Several assaults appear to be gang-related, according to the union, and the 1,400-inmate facility has been placed on lockdown until at least early next week while investigators gather evidence to pursue charges against several inmates.
Patrick Moran, president of the American Federation of State, County and Municipal Employees in Maryland, the union for state corrections officers, said its members believe that the state has not done enough to keep officers safe.
Moran said that in the hours before the most recent assault, when two officers were wounded July 23, corrections officers were warned before their shifts that information gleaned from a recorded jail phone call suggested another attack was imminent, union officials said. State officials did not immediately comment on that account.
“What did they do with that information? Nothing,” Moran said. “People are losing faith in management’s ability to create a safe environment. This is poor oversight, poor management.”
Rick Binetti, spokesman for the Department of Public Safety and Correctional Services, said officials are “very sensitive to the safety concerns of staff and inmates” and noted that serious assaults dropped between 2007 and 2012. He said that none of the guards was seriously injured and that staff needed to call 911 in only one instance.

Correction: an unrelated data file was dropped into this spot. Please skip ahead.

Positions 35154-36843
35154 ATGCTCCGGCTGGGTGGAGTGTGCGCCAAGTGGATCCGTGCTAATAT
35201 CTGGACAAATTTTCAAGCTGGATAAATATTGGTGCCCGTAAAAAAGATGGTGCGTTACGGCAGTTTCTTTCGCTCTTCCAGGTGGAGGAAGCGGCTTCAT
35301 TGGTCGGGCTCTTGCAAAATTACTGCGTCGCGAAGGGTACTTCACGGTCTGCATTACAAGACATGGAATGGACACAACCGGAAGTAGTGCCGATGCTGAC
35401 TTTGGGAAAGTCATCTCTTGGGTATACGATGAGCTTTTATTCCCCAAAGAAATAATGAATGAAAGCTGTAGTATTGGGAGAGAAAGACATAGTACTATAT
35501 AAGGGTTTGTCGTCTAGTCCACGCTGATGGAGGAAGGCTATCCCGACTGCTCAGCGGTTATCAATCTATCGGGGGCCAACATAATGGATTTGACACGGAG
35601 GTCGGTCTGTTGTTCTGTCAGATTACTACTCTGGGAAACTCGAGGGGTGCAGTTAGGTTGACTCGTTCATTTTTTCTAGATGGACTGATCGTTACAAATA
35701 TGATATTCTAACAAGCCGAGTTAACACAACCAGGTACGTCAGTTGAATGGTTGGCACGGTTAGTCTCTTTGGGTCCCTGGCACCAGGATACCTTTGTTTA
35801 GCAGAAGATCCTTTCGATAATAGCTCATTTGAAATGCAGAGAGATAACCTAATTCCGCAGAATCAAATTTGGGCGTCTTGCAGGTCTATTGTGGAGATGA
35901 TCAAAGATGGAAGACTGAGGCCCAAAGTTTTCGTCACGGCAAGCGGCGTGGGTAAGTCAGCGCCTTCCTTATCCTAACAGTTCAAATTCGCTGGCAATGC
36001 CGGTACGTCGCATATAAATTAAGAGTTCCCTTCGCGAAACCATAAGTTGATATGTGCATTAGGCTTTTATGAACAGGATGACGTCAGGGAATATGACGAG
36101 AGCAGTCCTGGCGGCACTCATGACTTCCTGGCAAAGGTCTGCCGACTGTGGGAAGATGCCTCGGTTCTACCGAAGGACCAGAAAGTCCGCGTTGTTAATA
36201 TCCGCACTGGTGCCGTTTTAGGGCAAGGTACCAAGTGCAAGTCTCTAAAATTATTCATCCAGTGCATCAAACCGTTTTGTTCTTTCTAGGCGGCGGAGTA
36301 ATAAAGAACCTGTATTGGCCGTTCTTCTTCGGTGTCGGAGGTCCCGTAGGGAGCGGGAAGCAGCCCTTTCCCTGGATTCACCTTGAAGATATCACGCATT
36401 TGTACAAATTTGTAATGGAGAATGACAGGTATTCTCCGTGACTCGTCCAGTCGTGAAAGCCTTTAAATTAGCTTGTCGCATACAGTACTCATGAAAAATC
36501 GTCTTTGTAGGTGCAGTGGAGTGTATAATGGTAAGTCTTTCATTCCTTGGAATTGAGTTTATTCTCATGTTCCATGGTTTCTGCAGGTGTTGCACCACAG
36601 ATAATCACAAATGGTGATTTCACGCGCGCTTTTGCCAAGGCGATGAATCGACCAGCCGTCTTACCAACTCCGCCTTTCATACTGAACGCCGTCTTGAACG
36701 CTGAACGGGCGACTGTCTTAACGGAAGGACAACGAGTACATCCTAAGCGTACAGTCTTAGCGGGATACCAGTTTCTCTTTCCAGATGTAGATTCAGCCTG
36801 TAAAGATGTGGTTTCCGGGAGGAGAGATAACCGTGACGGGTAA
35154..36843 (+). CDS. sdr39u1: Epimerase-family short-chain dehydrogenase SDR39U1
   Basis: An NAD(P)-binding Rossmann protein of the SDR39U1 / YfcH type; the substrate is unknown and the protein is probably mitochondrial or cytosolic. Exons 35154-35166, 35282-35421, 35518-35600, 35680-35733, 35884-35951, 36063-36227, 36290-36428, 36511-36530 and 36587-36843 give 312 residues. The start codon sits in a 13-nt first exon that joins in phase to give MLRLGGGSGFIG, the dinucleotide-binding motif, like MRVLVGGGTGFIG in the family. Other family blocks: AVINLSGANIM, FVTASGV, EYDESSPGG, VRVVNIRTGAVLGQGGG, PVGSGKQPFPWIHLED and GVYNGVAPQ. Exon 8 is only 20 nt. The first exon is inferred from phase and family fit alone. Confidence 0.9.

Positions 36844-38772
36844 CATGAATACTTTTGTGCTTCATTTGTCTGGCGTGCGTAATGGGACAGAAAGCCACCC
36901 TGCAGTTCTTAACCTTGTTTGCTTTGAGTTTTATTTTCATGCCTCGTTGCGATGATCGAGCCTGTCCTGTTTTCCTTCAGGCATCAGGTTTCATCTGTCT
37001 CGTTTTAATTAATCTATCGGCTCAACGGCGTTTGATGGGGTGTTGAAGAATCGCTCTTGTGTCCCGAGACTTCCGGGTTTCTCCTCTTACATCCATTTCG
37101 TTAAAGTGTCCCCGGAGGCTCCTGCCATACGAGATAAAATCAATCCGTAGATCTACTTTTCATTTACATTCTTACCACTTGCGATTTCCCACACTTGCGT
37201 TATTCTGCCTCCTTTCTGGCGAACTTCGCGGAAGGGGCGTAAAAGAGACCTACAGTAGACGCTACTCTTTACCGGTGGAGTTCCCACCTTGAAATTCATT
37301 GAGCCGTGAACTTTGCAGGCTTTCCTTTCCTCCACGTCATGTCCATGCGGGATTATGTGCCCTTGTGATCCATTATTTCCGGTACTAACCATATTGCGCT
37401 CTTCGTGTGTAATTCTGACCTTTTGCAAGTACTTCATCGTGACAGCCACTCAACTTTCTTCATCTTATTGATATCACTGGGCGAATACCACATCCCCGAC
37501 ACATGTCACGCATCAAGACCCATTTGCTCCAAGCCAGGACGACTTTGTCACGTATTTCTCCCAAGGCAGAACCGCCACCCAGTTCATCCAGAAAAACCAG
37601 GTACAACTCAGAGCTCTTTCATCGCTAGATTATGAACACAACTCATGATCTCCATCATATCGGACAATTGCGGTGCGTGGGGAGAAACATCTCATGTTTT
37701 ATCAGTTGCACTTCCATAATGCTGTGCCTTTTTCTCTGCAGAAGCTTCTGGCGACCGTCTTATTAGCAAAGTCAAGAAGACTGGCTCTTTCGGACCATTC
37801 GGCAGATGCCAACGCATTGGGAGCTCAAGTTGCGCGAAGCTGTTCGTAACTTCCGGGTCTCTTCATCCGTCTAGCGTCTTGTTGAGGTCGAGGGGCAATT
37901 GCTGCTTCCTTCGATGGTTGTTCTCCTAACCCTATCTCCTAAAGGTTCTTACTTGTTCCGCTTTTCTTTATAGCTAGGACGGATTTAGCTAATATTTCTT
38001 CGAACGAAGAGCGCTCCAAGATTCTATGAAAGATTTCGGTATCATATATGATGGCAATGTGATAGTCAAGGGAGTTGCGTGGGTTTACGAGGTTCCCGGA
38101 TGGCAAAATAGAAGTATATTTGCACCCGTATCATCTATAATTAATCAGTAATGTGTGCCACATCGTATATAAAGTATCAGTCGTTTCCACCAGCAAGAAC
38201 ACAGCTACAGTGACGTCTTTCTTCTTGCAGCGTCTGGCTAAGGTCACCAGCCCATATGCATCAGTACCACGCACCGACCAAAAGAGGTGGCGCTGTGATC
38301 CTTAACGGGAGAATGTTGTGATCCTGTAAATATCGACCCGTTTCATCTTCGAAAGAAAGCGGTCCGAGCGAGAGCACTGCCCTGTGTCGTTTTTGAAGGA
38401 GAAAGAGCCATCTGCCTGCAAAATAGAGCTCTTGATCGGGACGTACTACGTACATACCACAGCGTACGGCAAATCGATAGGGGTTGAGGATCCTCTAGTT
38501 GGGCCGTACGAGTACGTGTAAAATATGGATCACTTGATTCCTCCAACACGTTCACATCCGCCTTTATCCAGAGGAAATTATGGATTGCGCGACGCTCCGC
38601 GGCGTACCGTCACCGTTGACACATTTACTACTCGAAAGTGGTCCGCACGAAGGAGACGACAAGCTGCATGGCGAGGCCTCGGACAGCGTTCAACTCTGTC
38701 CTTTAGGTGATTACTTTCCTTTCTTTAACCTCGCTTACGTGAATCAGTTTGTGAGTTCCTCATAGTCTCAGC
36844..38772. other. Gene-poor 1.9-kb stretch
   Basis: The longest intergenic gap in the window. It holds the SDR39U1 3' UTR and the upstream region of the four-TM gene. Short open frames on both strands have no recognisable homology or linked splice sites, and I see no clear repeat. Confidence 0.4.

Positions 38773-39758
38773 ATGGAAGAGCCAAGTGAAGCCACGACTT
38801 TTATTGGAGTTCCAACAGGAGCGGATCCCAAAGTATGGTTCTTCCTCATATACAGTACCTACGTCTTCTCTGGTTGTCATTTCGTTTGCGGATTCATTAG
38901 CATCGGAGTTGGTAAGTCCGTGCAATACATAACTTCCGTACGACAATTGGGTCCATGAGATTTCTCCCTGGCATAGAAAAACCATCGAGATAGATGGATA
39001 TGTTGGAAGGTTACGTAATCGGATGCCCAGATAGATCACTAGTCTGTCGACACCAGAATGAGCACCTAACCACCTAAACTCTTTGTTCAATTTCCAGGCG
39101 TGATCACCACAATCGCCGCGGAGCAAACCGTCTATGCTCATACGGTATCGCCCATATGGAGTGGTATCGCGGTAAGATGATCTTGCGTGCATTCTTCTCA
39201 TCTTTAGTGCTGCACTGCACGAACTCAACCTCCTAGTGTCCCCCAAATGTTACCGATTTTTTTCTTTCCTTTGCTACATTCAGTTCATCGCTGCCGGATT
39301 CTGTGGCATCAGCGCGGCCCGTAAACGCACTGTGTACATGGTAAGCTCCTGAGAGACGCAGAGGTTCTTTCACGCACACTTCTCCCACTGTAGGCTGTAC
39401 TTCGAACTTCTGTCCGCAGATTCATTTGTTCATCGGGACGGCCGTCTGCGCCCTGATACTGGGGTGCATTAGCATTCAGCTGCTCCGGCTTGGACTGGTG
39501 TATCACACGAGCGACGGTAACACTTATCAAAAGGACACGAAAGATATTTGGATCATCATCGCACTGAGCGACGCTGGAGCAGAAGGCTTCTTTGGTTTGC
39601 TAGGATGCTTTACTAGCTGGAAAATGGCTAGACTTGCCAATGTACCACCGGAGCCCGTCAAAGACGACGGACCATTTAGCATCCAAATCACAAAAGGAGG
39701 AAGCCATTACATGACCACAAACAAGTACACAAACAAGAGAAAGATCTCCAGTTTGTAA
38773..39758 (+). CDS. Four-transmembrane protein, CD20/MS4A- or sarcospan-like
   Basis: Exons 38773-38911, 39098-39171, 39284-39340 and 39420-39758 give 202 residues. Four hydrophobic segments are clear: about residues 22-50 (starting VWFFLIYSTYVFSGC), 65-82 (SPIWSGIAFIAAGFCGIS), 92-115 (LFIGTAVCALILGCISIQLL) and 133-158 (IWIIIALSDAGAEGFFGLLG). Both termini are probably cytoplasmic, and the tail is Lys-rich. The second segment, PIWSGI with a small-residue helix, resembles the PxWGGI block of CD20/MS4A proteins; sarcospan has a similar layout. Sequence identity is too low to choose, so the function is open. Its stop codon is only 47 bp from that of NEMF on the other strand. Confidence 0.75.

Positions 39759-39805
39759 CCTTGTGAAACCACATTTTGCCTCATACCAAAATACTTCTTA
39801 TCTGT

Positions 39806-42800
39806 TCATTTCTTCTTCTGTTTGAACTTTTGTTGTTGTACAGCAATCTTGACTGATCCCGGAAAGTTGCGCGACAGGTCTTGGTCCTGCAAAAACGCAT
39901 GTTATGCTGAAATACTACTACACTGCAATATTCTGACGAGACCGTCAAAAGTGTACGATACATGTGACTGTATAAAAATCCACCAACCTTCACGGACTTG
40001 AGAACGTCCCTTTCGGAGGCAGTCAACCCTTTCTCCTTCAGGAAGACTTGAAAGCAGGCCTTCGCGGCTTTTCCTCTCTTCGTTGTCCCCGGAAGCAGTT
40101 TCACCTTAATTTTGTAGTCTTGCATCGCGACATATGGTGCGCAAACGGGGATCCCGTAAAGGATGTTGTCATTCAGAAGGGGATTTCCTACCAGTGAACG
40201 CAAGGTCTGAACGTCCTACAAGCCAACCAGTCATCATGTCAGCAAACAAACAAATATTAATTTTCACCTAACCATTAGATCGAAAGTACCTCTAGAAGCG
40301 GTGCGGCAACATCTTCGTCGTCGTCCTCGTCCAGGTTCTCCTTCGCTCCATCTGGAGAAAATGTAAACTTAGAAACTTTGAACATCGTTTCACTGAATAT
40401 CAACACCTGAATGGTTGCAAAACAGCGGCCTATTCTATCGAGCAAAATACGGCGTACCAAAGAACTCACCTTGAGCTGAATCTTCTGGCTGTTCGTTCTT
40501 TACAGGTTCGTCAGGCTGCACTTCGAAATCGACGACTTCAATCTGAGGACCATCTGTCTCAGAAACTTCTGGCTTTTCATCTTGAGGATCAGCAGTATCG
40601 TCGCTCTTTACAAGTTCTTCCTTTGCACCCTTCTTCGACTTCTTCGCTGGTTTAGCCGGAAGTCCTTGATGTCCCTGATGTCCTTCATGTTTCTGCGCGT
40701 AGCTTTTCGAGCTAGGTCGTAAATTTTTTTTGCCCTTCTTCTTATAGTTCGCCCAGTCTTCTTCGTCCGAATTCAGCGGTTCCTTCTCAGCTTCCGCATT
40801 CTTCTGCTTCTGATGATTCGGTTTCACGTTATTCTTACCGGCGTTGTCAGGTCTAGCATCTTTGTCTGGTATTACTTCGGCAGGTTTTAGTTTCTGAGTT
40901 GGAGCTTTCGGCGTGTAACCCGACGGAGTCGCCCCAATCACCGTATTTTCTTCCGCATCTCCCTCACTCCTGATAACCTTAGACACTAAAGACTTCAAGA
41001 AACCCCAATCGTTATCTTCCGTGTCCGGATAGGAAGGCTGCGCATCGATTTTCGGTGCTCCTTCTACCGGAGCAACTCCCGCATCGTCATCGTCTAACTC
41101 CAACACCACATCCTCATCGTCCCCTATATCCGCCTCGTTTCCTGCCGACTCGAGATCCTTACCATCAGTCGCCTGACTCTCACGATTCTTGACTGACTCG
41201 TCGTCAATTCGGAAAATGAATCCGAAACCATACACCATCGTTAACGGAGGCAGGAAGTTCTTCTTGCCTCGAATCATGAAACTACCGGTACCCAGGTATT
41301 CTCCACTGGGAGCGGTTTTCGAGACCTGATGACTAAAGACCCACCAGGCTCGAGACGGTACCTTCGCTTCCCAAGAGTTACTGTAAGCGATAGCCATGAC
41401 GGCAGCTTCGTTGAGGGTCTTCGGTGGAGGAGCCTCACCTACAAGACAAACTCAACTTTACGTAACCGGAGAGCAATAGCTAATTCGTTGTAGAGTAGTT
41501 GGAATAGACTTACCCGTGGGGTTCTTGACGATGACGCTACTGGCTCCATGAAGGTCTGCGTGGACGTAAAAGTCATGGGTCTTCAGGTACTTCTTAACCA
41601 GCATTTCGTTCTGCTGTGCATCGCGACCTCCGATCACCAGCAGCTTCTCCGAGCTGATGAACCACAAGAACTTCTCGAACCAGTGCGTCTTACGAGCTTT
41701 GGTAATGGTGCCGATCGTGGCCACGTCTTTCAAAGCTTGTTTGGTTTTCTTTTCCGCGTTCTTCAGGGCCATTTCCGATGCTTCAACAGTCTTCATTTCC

Binetti, who said the facility houses some of the state’s most violent inmates, added that the department is reviewing its evaluation of inmates and staffing assignments.
The department has been under siege since a recent federal indictment detailed widespread collusion between gang members and guards at the state-run Baltimore City Detention Center. Officers smuggled cellphones, drugs, money and other contraband for members of the Black Guerrilla Family.
The detention center is the oldest in Maryland, dating to the Civil War. North Branch, by contrast, in Cresaptown, began receiving inmates in 2003 and has state-of-the-art technology.
Moran, who voiced his complaints Thursday in a meeting with Corrections Secretary Gary D. Maynard, said he thinks he knows at least part of the reason there have been so many recent attacks.
“Intelligence gathering in the prison has become a banker’s hours — 9 to 5, and no weekends,” Moran said. He said the union demanded that the state devote more resources to intelligence gathering.
In the most recent incident, Binetti said, two officers were assaulted by inmates in the dining hall. In some other instances, he said, inmates attacked officers who were attempting to conduct a search.
Moran said some of the officers who have been hurt suffered “quite serious injuries and are still in care” and others have been treated and released.
“But that’s really irrelevant,” Moran said. “This shouldn’t be happening.”